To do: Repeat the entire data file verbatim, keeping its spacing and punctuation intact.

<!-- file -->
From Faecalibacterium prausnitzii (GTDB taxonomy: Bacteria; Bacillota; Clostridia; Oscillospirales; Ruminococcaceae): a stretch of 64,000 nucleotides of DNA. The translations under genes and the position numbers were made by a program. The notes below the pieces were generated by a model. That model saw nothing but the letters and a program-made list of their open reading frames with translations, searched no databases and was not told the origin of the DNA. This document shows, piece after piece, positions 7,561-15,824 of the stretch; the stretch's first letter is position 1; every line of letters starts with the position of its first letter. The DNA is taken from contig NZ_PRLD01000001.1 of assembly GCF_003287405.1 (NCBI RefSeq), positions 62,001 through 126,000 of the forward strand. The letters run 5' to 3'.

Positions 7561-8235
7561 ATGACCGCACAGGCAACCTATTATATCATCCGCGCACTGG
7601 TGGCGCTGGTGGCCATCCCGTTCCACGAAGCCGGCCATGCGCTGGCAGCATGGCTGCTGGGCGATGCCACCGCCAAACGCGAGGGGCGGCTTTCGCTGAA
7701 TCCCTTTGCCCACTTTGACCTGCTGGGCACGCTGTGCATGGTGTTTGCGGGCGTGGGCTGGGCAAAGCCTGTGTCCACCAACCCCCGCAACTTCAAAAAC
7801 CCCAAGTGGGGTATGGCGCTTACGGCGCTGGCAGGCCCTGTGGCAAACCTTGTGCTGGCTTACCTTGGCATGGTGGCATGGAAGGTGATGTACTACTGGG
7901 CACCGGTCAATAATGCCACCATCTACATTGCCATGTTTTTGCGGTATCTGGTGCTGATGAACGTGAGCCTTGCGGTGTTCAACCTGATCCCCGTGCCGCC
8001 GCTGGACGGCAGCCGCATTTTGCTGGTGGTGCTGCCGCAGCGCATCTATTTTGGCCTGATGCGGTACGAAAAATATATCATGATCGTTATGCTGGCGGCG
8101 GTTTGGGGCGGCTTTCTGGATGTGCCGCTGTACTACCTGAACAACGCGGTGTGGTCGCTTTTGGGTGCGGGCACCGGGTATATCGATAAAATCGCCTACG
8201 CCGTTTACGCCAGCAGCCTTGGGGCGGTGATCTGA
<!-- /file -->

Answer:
From Faecalibacterium prausnitzii (GTDB taxonomy: Bacteria; Bacillota; Clostridia; Oscillospirales; Ruminococcaceae): a stretch of 64,000 nucleotides of DNA. The translations under genes and the position numbers were made by a program. The notes below the pieces were generated by a model. That model saw nothing but the letters and a program-made list of their open reading frames with translations, searched no databases and was not told the origin of the DNA. This document shows, piece after piece, positions 7,561-15,824 of the stretch; the stretch's first letter is position 1; every line of letters starts with the position of its first letter. The DNA is taken from contig NZ_PRLD01000001.1 of assembly GCF_003287405.1 (NCBI RefSeq), positions 62,001 through 126,000 of the forward strand. The letters run 5' to 3'.

Positions 7561-8235
7561 ATGACCGCACAGGCAACCTATTATATCATCCGCGCACTGG
7601 TGGCGCTGGTGGCCATCCCGTTCCACGAAGCCGGCCATGCGCTGGCAGCATGGCTGCTGGGCGATGCCACCGCCAAACGCGAGGGGCGGCTTTCGCTGAA
7701 TCCCTTTGCCCACTTTGACCTGCTGGGCACGCTGTGCATGGTGTTTGCGGGCGTGGGCTGGGCAAAGCCTGTGTCCACCAACCCCCGCAACTTCAAAAAC
7801 CCCAAGTGGGGTATGGCGCTTACGGCGCTGGCAGGCCCTGTGGCAAACCTTGTGCTGGCTTACCTTGGCATGGTGGCATGGAAGGTGATGTACTACTGGG
7901 CACCGGTCAATAATGCCACCATCTACATTGCCATGTTTTTGCGGTATCTGGTGCTGATGAACGTGAGCCTTGCGGTGTTCAACCTGATCCCCGTGCCGCC
8001 GCTGGACGGCAGCCGCATTTTGCTGGTGGTGCTGCCGCAGCGCATCTATTTTGGCCTGATGCGGTACGAAAAATATATCATGATCGTTATGCTGGCGGCG
8101 GTTTGGGGCGGCTTTCTGGATGTGCCGCTGTACTACCTGAACAACGCGGTGTGGTCGCTTTTGGGTGCGGGCACCGGGTATATCGATAAAATCGCCTACG
8201 CCGTTTACGCCAGCAGCCTTGGGGCGGTGATCTGA